Thousands of Flemish seperatists stage march near Brussels

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Thousands of Flemish nationalists marched Sunday under tight security on the outskirts of Brussels to stake their claim to a part of Belgium at the heart of the country's linguistic feud.

Amid a sea of yellow-and-black flags and balloons -- the colours of northern Dutch-speaking Flanders -- separatists clamoured "Our country!" through the largely French-speaking streets of Lindebeek as police helicopters hovered ahead and 300 officers stood watch.

Police estimated marchers at 2,000 to 3,000 while organisers said 5,500 people had turned out for a protest taking place just kilometres away from the heart of the Belgian capital.

It came days after the country's divided politicians announced a breakthrough in 15 months of efforts to end the longest political crisis in Belgian history, which has left it without a government for a world-record 462 days.

At the heart of the dispute between the language communities of Flanders and the French-speakers in southern Wallonia is the future of Brussels and 35 districts on its outskirts that make up the nation's last bilingual electoral constituency.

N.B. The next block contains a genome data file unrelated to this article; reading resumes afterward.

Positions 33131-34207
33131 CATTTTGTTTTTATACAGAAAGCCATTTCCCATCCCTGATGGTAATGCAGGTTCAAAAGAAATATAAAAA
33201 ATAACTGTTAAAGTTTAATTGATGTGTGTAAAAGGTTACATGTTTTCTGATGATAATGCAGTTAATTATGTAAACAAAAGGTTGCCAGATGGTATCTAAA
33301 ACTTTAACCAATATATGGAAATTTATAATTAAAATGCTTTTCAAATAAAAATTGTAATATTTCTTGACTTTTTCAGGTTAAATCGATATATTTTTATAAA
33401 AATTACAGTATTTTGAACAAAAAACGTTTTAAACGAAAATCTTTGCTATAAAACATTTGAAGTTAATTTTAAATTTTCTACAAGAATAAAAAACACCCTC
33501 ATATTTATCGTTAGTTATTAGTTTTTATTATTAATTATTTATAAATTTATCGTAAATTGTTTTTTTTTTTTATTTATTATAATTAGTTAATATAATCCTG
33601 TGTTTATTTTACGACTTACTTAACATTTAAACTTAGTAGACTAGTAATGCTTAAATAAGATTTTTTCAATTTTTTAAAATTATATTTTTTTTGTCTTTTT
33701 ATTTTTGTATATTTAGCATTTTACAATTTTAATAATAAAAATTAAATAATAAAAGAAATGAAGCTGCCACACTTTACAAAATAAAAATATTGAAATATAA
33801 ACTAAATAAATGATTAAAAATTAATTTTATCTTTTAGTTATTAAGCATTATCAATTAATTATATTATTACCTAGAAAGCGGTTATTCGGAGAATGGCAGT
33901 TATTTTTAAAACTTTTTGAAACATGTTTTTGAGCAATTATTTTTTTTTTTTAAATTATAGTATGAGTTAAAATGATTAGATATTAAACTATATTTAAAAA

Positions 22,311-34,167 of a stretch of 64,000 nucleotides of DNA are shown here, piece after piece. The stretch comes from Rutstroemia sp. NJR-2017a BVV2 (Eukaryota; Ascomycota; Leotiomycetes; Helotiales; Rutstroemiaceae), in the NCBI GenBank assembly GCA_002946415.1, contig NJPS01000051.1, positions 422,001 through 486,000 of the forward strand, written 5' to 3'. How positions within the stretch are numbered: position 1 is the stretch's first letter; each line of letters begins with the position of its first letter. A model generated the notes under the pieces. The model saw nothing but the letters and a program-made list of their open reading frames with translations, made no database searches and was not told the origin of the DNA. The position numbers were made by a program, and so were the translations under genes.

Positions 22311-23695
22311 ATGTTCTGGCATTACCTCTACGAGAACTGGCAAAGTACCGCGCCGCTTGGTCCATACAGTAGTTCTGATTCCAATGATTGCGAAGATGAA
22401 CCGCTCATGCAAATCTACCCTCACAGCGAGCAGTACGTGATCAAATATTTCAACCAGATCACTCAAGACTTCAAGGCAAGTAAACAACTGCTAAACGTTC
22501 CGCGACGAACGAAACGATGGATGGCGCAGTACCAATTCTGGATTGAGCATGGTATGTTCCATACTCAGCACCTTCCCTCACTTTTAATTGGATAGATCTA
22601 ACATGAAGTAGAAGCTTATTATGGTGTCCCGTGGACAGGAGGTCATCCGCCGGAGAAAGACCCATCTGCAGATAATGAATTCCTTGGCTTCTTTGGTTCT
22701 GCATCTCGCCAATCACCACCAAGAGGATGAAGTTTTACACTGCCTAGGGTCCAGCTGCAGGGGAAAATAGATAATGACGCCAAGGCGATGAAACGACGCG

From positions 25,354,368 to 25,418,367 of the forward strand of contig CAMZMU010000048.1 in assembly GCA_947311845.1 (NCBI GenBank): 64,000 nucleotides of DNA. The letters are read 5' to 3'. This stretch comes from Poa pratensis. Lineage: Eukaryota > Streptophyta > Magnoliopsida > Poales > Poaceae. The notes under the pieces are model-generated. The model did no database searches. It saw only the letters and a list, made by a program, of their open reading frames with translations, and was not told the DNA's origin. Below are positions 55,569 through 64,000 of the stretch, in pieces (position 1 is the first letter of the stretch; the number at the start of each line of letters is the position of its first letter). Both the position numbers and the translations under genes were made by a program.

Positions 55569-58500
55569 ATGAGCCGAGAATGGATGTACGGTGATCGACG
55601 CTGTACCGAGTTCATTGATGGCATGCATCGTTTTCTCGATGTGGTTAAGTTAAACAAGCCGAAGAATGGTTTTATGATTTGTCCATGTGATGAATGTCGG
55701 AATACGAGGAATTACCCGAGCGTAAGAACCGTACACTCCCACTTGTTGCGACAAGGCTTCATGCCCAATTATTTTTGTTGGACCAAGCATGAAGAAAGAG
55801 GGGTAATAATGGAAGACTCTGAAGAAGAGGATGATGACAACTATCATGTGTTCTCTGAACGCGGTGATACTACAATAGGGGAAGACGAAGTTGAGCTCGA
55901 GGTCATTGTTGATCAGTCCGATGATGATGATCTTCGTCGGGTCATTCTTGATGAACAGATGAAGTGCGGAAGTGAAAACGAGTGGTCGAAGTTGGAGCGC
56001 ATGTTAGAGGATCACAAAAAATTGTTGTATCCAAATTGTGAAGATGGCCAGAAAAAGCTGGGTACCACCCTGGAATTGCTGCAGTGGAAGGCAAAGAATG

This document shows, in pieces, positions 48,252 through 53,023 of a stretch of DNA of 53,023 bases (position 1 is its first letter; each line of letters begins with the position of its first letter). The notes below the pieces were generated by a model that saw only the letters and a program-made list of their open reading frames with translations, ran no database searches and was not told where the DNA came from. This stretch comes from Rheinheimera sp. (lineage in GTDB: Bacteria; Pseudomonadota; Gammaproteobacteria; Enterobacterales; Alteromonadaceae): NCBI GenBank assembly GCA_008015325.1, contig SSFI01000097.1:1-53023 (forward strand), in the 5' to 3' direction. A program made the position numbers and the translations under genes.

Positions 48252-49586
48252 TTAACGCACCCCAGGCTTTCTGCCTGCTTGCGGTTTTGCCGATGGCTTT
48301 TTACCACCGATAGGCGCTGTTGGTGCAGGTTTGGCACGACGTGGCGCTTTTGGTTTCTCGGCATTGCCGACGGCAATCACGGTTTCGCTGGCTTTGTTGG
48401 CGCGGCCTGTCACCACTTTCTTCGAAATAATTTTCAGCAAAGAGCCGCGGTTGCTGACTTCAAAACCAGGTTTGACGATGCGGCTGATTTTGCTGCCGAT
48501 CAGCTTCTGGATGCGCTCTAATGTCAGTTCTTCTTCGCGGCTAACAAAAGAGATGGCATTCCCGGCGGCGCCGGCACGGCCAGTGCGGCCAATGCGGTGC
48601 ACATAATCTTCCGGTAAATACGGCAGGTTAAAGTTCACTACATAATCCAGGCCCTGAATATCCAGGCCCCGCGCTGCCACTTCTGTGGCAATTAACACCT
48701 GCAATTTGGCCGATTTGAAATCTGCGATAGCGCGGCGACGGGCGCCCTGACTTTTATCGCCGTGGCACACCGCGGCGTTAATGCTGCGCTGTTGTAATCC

"Belgium is dead, the only solution to the crisis is independence," Filip De Winter, a leader of the far-right Vlaams Belang party, told AFP.

"This is Flemish land," he added of Brussels and Linkebeek, which lie geographically within Flanders but where French-speakers have won special language and voting rights.

"We have come here to show that Linkebeek is and will remain a Flemish district despite the wishes of the French-speakers who have come to live here over the years," said one of the organisers, Roel de Lenner.

The march gathered both hardline nationalist groups as well as members of the separatist New Flemish Alliance (N-VA), which garnered the majority in Flanders in general elections of June 2010 that failed to throw up a workable governing coalition.

The N-VA has refused to join ongoing talks between eight other mainstream parties from both sides of the language divide to form a government.

Protesters complained of losing portions of ancient Flanders to Wallonia while their taxes went to fund social services in the struggling south.

"A united Belgium will never work," said 62-year-old Jean-Luc Berten. "We are rightwingers, they're leftwingers, we pour money in constantly, our cultural differences are simply too great."

Talks are continuing between the politicians, notably on devolving more power to the regions -- a key demand by leaders of the 6.2 million people of Flanders in face of the widening gulf with the 4.5 million French-speakers.

Resolving the crisis is a matter of urgency for Belgium, a member of the debt-stricken eurozone. Ratings agencies have warned that Belgium's credit score could be downgraded if it remains without a government for too long.

© 2011 AFP

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